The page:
drain alteration

13 Apr 2006
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United Kingdom
A friend has a house built in 1906 which now has a leaky drain. The building has a two pipe system and the problem is with the rainwater downpipe and kitchen waste. There is a trapped open gully which takes the kitchen sink and washing machine on separate discharge pipes, the gully also has a 4" side connection with the cast iron rwp connected to it. I understand why the trap is there however if we were to do away with the open gully could we lose the trap as well and rely on the sink/washing machine traps. Would there be any problem with everything connected together into a new connection straight into the clay pipe.

Thanks Martin
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Not really a plan, if it is a two pipe system the rainwater should be separate from the kitchen waste.
As above, rainwater needs to be seperate. Needs to be drained via a trapped gulley, direct connection to the drain would allow the RWP to act as a vent for the sewer, which may cause problems with foul air entering the roofspace or exiting at unsuitable points on the property.

If current broken drain is replaced with plastic, then existing arrangement should be fairly straightforward to emulate.

I am somewhat confused, why does rainwater have to be separate form waste. Virtually every pre war house here has a vented soil stack and a waste stack to which everything else is connected rain baths basins and sinks. I can see the need for a trap but not for separation of different types of waste. Is this possibly a difference between English and Scottish building regulations at that time?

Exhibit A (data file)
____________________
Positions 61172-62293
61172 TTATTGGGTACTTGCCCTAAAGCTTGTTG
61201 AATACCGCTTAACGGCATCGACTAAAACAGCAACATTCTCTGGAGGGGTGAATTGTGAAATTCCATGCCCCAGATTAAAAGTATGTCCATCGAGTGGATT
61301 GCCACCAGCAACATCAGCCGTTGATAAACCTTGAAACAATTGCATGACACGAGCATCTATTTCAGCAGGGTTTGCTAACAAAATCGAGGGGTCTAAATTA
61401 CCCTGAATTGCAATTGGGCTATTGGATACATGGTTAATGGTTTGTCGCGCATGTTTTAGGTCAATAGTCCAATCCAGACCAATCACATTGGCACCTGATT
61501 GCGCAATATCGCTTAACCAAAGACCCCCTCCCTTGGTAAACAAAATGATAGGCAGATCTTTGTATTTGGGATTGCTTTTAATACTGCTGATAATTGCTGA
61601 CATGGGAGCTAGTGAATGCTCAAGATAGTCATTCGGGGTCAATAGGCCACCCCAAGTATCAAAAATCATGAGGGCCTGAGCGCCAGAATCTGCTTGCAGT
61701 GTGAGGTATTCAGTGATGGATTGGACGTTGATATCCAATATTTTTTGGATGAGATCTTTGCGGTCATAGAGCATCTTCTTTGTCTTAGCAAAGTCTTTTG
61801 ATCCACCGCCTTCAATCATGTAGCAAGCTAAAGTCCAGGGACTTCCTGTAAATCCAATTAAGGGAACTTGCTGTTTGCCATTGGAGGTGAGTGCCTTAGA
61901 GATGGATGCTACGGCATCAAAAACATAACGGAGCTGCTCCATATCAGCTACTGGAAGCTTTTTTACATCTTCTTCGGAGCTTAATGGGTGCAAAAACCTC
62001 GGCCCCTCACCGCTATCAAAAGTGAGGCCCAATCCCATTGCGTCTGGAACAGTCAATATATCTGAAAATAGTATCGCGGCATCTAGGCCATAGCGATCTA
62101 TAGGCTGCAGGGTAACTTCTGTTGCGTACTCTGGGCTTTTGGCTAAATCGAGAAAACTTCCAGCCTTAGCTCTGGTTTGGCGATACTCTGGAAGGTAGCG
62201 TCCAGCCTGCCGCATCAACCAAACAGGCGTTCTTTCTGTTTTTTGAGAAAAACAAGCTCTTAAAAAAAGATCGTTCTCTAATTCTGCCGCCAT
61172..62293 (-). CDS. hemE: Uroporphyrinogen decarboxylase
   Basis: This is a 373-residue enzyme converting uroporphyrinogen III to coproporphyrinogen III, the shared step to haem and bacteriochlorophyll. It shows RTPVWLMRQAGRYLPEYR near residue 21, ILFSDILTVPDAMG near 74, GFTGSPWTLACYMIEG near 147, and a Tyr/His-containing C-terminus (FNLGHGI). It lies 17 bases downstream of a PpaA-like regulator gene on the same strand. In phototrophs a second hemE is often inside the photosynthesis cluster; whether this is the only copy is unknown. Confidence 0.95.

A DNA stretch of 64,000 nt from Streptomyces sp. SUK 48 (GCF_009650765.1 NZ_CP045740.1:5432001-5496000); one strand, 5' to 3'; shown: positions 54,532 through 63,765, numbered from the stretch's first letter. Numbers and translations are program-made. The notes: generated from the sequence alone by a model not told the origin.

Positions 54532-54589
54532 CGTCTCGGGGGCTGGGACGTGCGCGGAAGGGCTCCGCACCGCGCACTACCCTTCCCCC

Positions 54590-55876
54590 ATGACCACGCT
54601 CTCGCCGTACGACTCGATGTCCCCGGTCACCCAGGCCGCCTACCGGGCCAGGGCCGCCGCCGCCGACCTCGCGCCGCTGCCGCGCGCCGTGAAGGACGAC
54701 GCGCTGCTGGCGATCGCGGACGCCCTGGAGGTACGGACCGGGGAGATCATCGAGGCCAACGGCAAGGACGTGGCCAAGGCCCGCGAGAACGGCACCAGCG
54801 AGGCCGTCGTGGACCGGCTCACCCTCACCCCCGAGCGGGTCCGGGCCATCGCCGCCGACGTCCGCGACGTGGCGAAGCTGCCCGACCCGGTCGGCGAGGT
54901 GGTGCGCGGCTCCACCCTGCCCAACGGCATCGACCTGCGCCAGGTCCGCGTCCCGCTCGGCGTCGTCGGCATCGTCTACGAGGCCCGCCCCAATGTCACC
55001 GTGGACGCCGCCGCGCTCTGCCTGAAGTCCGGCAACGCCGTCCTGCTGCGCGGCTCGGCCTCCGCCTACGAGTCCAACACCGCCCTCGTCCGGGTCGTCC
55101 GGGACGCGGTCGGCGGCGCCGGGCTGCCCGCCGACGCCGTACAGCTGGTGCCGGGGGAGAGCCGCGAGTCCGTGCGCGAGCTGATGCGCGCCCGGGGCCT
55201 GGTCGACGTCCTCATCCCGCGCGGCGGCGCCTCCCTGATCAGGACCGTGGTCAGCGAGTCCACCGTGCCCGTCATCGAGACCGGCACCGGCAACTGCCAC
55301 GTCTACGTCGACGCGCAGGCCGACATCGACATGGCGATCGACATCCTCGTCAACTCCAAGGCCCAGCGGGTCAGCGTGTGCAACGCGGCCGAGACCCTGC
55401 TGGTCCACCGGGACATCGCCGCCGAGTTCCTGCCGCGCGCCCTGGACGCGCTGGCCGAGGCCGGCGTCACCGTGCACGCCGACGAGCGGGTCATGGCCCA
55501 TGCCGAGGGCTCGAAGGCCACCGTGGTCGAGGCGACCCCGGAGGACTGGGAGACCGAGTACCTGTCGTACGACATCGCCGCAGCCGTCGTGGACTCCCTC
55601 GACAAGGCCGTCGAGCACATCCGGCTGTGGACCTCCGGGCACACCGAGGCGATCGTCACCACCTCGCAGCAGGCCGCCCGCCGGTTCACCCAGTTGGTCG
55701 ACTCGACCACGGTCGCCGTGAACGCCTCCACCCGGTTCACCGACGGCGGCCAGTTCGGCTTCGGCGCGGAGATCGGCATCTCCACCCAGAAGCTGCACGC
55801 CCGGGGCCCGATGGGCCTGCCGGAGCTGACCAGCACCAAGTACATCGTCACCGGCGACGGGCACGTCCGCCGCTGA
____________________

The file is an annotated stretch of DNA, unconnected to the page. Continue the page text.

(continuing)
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Buildings of that era had a Combined system of drainage, whereas all discharges went into the one sewer, eventually finding it's way to the Sewage works. Problem then arises during heavy rainfall, when the sewers become overloaded, and the works cannot cope with the influx of water, hence why foul and surface drainage is kept seperate as far as practical nowadays.

There is no problem with you discharging the rainwater to the sewer on the property as it always has done, but the rainwater connection must be made via a trapped gulley. Connecting sink wastes etc directly to the drain is not a problem as the sink etc will have their own traps fitted. If the rainwater connection is made directly to a combined drain then there is no provision for the rainwater pipe to be trapped, and sealed off from the sewer, it will also contravene Building Regs!

Direct connection would allow the rainwater pipe to act as a vent for the sewer, which may allow foul air from the sewer to enter the roofspace or other areas of the property where it is not desired! Vent stacks should always terminate above eaves level, or if on a gable wall, well away from any window or other openings into the building where foul air will not cause an annoyance to occupants.

Thanks v much for the explanation, most helpful. I can now see how my friend and I need to take this forward and replace the leaky bits.


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